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The Hong Kong National Security Law and the Struggle over Rule of Law and Democracy in Hong Kong

Research output: Contribution to journalArticlepeer-review

Surabhi Chopra, Eva Pils

Original languageEnglish
Pages (from-to)292-313
Number of pages22
JournalFederal Law Review
Volume50
Issue number3
Early online date27 Jun 2022
DOIs
Accepted/In press18 Oct 2020
E-pub ahead of print27 Jun 2022
PublishedSep 2022

Bibliographical note

Publisher Copyright: © The Author(s) 2022.

King's Authors

Abstract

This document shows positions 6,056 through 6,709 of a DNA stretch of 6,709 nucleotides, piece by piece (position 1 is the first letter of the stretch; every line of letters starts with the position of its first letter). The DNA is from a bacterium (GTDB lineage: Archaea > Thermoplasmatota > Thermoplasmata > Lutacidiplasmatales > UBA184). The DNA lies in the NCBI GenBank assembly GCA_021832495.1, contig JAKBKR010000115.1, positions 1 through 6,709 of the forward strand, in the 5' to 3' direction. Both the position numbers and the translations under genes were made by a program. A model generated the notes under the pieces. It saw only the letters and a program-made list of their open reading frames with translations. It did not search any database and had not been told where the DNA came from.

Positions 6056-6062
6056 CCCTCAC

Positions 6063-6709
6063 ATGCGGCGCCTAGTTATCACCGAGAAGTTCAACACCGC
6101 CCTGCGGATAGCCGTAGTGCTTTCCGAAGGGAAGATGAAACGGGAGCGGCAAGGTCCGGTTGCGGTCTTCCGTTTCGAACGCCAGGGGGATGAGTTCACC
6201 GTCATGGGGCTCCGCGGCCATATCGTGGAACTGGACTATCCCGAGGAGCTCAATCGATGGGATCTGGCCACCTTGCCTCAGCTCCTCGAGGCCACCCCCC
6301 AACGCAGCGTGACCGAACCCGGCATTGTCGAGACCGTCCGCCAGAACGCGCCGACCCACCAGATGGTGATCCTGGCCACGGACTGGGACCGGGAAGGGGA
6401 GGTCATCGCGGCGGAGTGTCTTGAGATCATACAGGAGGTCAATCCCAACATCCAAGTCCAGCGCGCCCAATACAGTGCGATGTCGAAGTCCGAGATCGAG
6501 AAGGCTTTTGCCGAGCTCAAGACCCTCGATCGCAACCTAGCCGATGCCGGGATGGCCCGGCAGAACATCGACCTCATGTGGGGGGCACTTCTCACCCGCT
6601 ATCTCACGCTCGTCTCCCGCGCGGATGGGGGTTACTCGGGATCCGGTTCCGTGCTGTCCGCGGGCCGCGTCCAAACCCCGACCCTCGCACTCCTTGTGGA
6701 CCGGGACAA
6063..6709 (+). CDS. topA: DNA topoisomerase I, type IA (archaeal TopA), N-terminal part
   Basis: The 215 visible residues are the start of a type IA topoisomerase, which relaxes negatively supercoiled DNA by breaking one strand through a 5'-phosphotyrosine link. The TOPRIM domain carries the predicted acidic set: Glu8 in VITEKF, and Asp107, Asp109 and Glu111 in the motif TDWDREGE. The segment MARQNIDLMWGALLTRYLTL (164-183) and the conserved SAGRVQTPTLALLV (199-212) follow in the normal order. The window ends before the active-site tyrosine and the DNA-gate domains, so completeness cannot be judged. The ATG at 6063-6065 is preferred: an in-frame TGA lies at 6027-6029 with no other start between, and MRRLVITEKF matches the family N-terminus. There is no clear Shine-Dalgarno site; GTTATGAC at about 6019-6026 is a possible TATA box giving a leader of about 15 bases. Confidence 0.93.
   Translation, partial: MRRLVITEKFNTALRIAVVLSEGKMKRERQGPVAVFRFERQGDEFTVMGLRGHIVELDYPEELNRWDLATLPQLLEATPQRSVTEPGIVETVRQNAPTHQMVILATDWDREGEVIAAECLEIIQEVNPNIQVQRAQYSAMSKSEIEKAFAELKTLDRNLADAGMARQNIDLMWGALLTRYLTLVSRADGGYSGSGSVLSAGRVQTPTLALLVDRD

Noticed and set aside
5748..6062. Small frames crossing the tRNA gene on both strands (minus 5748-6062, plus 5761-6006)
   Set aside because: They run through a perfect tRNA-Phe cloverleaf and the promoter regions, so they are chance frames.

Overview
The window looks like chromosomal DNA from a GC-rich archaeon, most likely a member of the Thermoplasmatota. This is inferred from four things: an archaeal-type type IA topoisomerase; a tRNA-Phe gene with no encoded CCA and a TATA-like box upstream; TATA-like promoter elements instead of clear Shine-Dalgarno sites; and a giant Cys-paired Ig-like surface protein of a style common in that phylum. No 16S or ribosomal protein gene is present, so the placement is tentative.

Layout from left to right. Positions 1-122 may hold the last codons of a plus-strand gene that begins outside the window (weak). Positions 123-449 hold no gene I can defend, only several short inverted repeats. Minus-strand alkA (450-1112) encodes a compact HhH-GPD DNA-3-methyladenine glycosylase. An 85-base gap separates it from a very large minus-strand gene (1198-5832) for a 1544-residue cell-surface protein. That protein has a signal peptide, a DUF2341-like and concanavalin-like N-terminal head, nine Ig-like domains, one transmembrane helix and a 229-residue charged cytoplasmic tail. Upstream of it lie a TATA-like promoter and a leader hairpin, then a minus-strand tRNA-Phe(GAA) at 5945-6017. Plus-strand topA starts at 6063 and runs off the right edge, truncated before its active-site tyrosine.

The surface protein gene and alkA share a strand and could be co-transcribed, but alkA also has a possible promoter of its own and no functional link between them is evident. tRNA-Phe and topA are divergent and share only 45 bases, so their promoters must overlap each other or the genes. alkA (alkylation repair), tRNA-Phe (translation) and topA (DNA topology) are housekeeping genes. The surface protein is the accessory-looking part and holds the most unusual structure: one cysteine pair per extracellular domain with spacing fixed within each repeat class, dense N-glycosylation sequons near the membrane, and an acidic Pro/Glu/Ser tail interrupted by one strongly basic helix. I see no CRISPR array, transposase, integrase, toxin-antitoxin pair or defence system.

In this article, we examine the controversial national security law enacted by the People’s Republic of China for the Hong Kong Special Administrative Region in June 2020 and consider how this law interacts with two constitutional struggles that Hong Kong has experienced since its return to Chinese sovereignty in 1997. The first of these is a struggle over preserving rule of law principles protected in Hong Kong’s regional constitution, the Hong Kong Basic Law and international treaty obligations. The second is a struggle for democratisation, pursuant to constitutional commitments in the Basic Law. We argue that the national security law severely damages Hong Kong’s much-vaunted rule of law, as well as its ability to govern itself as a (relatively) liberal-democratic enclave within China. It muffles contestation over rule of law and democratic principles through facilitating rule by fear as a key modality of governance. The national security law expands the state’s coercive powers, and has the capacity to intimidate well beyond the letter of its provisions by creating rules and mechanisms to suspend legal protections altogether. Its provisions serve to reinscribe political discourse that has long been mainstream in Hong Kong as deviant. But at least as much as the NSL’s actual provisions, it is the loss of judicial scrutiny and the possibility of being transitioned into the Mainland legal system that operationalise rule by fear

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